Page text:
Quantitative real-time polymerase chain reaction (qRT-PCR) was used to evaluate type I collagen mRNA levels. After extraction of RNA from the cells or tissues by TRIzol (TaKaRa, Kusatsu, Japan), and synthesizing cDNA (TaKaRa), qRT-PCR was performed using a SYBR Green RT-PCR Kit (TaKaRa) and ABI Prism 7900 Sequence Detection System (PE Applied Biosystems, Foster City, CA, USA). The expression levels were calculated relative to the expression of glyceraldehyde 3-phosphate dehydrogenase (GAPDH). Primer sequences are shown in Table 1.

Table 1 Sequences of primers used for qRT-PCR

Protein extraction and western blotting

After tissue was cut into pieces and cells were scraped, they were homogenized in lysis buffer (50 mmol/L Tris-HCl, pH 8.0, 1 mmol/L EDTA, 1% Triton X-100, 0.5% sodium deoxycholate, 0.1% sodium dodecyl sulphate (SDS), 150 mmol/L NaCl) containing proteinase inhibitors (Thermo Fisher Scientific Inc., Rockford, IL, USA). A BCA protein assay kit (Thermo Fisher Scientific Inc., Rockford, IL, USA) was used for protein concentration measurement. Protein samples (30 μg/lane) were resolved by SDS-polyacrylamide gel electrophoresis and then transferred onto polyvinylidene difluoride membranes. The membranes were blocked with 0.1% TBS-Tween containing 5% non-fat milk for 1 h at room temperature, then incubated sequentially with primary antibody (anti-collagen I (Abcam)) and secondary antibody (goat anti-rabbit IgG (H&L)-HRP conjugated (Proteintech, 1:3000)). The results were visualized, and images were captured using a LiCoR Odyssey Imager (LI-COR Biosciences, Lincoln, NE, USA).

Mechanical testing

A high-precision caliper was used to record the length, width, and thickness of the tendon. Subsequently, the Achilles tendon, with half of the muscle, was fixed in a mechanical testing machine to determine the load to failure (N) and the elastic modulus (MPa) [24, 25]. After the gastrocnemius was frozen in liquid nitrogen [26], it was fastened to the machine (Regerl, China). Tendons were tested one by one under a constant displacement rate of 50 mm/min. Ringer’s solution was used to moisten the tendon during the test. Data on load to failure (N) were obtained from the load-elongation graph. Elastic modulus (MPa) was calculated by the linear portion of the graph and was correlated with strain and cross-sectional area.

Statistical analysis

A 5% significance level and an 80% power were set based on previous studies [16]. The sample size was 10 rats per group in the mechanical test. Similar experiments in previous studies have used 7–9 animals in mechanical tests and 3–10 animals for histological outcomes. Therefore, we believe that this sample size was reasonable. Comparisons of mechanical properties among groups were performed using independent sample t tests after normality testing and homogeneity testing of variance. Differences with P < 0.05 were considered statistically significant. All analyses were performed using SPSS version 22.0 (IBM Corp., Armonk, NY, USA).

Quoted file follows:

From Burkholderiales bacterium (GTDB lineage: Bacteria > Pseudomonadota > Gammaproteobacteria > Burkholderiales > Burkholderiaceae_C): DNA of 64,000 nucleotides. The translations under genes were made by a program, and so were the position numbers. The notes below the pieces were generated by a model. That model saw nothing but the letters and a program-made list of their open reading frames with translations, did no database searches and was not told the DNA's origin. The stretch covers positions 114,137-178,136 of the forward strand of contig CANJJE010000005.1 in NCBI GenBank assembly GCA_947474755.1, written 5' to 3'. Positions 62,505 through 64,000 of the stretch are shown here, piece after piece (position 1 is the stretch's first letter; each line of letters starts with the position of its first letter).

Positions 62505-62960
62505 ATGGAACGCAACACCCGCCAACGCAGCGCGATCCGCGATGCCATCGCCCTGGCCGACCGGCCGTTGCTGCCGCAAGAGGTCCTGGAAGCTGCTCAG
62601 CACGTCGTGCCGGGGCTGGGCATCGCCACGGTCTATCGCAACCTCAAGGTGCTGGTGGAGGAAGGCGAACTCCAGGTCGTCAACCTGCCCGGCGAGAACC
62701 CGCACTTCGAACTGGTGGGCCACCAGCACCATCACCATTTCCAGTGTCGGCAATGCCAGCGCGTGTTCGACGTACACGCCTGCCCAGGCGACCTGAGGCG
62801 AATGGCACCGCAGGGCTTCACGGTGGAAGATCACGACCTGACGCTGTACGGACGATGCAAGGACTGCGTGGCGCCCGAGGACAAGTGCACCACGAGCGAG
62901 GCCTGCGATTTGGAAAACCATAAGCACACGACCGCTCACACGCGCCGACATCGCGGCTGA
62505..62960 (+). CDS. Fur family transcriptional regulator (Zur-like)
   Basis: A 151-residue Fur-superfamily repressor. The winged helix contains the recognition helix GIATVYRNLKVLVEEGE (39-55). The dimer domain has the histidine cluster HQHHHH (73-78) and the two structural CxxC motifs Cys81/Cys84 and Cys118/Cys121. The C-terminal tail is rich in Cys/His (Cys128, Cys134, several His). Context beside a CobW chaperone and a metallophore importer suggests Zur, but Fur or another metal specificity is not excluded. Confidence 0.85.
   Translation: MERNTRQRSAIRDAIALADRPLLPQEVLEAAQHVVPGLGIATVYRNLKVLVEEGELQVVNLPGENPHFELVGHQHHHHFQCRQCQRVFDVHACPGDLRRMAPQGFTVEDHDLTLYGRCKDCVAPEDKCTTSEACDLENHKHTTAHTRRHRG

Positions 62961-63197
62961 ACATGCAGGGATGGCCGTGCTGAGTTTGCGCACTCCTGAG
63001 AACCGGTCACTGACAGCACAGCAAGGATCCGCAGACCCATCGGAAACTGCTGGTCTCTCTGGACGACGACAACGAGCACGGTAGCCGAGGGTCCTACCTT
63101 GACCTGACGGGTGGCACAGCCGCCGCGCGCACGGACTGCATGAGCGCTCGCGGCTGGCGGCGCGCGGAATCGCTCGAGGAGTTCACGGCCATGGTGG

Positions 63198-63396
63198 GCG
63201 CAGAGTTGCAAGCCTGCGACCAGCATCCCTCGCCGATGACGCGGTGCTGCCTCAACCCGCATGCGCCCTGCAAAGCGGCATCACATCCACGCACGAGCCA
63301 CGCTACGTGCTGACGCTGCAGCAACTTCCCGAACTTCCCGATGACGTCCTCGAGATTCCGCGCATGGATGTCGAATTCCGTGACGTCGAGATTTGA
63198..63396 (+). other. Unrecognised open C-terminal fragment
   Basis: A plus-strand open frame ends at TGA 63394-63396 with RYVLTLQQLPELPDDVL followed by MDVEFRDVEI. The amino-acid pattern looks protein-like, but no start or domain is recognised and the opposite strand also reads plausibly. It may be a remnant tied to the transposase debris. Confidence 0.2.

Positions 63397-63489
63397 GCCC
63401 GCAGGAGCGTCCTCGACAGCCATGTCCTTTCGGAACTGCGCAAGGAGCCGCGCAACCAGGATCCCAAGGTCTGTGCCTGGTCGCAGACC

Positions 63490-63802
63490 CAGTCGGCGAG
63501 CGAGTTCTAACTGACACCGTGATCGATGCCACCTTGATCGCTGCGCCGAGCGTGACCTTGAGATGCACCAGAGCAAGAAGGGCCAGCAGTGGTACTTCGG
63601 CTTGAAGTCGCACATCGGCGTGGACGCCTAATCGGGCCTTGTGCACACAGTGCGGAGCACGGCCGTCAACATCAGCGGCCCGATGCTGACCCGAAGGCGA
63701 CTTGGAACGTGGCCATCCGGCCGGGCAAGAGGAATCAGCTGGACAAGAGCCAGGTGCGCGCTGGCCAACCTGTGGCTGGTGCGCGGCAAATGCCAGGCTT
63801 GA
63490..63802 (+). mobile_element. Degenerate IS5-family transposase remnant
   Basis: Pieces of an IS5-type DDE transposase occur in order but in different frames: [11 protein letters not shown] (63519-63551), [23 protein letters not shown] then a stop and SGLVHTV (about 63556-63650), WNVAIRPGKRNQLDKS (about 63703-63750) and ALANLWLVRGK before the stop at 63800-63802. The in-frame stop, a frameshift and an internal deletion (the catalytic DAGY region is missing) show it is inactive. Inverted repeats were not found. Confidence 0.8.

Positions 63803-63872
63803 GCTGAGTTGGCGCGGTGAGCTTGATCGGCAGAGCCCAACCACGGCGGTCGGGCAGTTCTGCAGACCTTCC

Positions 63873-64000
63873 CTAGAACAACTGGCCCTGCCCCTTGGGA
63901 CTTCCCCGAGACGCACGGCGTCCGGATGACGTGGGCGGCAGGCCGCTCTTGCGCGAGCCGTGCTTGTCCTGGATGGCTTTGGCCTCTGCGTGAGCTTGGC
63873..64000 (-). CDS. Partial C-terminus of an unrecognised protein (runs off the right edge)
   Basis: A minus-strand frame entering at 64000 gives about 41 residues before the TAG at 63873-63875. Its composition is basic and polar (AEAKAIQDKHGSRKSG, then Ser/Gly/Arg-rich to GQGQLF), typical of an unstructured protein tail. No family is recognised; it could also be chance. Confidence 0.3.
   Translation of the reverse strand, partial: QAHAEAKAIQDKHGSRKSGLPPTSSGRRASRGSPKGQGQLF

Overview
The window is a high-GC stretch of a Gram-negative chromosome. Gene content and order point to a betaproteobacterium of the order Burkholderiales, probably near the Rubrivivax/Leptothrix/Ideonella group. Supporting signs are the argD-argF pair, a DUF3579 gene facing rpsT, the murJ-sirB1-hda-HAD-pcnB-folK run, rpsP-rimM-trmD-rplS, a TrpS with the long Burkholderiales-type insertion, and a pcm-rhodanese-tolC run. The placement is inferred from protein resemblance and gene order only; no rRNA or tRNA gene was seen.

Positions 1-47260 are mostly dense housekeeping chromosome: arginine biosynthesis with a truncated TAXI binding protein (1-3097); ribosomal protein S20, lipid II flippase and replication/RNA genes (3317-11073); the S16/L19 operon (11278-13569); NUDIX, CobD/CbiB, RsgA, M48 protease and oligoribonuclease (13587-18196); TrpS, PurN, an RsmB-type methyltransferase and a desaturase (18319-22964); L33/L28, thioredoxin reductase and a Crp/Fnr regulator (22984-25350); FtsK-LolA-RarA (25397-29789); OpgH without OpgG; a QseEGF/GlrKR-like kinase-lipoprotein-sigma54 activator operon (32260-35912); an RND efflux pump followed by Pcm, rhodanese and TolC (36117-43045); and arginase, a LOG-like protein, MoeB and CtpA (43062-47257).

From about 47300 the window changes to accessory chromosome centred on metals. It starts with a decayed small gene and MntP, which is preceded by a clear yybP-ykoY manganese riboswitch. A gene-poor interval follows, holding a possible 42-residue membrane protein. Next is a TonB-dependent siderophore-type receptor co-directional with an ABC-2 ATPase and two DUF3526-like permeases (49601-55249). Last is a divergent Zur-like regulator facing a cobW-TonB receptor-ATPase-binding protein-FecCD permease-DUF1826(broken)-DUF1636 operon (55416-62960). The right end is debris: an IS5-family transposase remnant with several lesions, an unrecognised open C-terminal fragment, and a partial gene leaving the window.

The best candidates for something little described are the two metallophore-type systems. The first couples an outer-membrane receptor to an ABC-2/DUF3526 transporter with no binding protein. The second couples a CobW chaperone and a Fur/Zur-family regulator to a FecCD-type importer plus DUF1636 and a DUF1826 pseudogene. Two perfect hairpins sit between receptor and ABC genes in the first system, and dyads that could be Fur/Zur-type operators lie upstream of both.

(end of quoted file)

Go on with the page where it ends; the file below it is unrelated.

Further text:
Dex downregulates type I collagen expression in human Achilles tendons

In a comparison between tissue harvested from the ruptured Achilles tendon of patients who had a history of long-term Dex use and from patients who suffered from acute trauma, we observed a distinct difference in type I collagen (Fig. 2a). The quality and density of type I collagen in Achilles tendons that ruptured by acute trauma were basically normal. Collagen was arranged regularly and was thicker than the collagen in the Dex group. The ruptured human Achilles tendon induced by Dex treatment showed collagen attenuation, with a highly irregular arrangement and a disordered and curled appearance in the whole field of vision. The histological score of tissue and AOD of type I collagen was showed in Fig. 2b and c.

Fig. 2
figure 2

a Histology of human Achilles tendons. The yellow fasciculate bands represent type I collagen. The Dex group, receiving long-term Dex treatment, have irregular and curled collagen type I. b The histological score of immunohistochemical evaluation (IHC). c The average optimal density (AOD) of type I collagen expressed in human Achilles tendons